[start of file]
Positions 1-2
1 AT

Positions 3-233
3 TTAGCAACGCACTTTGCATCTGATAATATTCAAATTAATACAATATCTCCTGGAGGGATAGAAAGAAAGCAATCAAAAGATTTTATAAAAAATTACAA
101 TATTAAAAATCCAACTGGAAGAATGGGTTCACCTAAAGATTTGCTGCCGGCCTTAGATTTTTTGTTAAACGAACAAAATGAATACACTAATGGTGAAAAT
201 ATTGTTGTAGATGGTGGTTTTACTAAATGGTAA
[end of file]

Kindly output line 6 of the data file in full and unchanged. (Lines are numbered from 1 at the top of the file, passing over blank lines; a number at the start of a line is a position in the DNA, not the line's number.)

201 ATTGTTGTAGATGGTGGTTTTACTAAATGGTAA